Sunday, February 22, 2009

The Big Read, How Many Have YOU Read?

I was over "meeting" a new follower and I found this post on her blog and was intrigued by it. You know it's the teacher in me coming out. I know I say I only read history books now a days so I thought I'd do pretty poorly, but was still interested to see how well rounded of a reader I am. I did better than I thought, but I do wonder how they came up with this listing, a lot of the books are classics and while I liked reading Da Vinci Code, I don't think anyone would argue that it's in the same category as say Hamlet. This can't be a list of the 100 books written!

The Big Read, an initiative by the National Endowment for the Arts, has estimated that the average adult has only read 6 of the top 100 books they’ve printed. How do you do?

  • Look at the list and color those you have read.
  • Italicize those you intend to read.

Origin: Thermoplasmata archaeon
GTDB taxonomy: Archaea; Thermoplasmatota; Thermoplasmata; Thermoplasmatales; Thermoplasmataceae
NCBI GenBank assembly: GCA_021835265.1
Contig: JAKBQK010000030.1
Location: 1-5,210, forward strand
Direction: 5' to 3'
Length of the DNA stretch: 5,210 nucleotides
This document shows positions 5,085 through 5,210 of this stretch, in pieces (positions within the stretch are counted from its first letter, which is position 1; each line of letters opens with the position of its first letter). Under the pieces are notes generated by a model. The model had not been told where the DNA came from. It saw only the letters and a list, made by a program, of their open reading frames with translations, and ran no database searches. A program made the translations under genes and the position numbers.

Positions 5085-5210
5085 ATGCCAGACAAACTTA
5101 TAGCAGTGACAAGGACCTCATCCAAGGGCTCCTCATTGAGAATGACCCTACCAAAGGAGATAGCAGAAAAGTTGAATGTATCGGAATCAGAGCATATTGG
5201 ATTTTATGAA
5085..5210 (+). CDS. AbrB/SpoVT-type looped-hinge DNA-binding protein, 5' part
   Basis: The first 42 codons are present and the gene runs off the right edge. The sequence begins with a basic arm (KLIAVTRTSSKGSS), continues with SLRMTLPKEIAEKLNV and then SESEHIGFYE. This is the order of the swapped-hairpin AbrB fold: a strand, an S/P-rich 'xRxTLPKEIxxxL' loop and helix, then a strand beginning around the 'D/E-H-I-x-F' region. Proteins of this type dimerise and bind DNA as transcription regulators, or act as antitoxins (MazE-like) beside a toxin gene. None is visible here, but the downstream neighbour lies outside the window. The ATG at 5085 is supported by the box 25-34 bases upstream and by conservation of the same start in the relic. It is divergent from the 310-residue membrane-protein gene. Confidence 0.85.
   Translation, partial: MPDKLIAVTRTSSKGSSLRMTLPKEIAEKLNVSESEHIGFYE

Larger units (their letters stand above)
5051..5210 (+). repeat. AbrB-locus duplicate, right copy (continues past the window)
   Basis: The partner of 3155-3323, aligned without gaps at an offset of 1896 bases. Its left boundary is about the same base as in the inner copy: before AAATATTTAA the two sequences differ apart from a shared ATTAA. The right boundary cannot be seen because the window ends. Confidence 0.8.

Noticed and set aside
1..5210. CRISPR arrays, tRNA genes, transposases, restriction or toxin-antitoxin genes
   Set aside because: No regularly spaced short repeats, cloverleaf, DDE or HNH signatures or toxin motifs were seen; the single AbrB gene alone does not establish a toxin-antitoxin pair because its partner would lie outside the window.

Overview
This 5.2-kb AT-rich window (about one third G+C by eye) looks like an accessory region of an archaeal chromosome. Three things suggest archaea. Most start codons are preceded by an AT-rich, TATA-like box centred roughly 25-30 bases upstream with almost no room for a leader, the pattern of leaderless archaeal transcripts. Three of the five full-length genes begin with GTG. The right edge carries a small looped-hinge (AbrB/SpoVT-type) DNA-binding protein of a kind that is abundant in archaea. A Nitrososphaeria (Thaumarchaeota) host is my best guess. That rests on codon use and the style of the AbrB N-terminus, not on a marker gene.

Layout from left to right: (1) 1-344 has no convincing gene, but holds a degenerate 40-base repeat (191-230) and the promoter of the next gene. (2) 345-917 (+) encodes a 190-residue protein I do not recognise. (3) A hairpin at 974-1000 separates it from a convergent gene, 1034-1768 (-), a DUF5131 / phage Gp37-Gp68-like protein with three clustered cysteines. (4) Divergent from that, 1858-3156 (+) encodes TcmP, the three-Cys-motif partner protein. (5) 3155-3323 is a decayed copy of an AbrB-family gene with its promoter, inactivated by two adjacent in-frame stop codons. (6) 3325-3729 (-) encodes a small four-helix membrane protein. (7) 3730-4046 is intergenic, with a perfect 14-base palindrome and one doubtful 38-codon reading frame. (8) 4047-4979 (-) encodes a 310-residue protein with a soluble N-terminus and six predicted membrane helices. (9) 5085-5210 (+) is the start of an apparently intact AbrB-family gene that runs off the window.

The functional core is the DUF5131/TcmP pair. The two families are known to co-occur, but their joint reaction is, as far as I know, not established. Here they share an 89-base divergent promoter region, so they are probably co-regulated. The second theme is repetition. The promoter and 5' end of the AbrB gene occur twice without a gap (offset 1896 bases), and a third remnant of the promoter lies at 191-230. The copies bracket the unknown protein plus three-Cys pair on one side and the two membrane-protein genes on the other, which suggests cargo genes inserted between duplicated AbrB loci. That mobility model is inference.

• Remark on the books you LOVE.
    1. The Book List:

      1. Pride and Prejudice - Jane Austen
      2. The Lord of the Rings - JRR Tolkien: LOVE these, on my all time favorites list and was obsessed by the movies
      3. Jane Eyre - Charlotte Bronte: another all time favorite book, even enjoy the sometime horrendous movie versions - do like the one with William Hurt by my fave is the Masterpiece Theater one.
      4. Harry Potter series - JK Rowling: These were great and as soon as a new one came out I'd have to stop everything and read it through in a day! Are they the world's best literature, probably not but they did get millions of kids reading and I'm all for that!
      5. To Kill a Mockingbird - Harper Lee
      6. The Bible: Have never read it the whole way through but have read major portions of it, I'm counting it, oddly all those shows on the History channel is what got me into it!
      7. Wuthering Heights - Emily Bronte
      8. Nineteen Eighty Four - George Orwell: assigned in high school
      9. His Dark Materials - Philip Pullman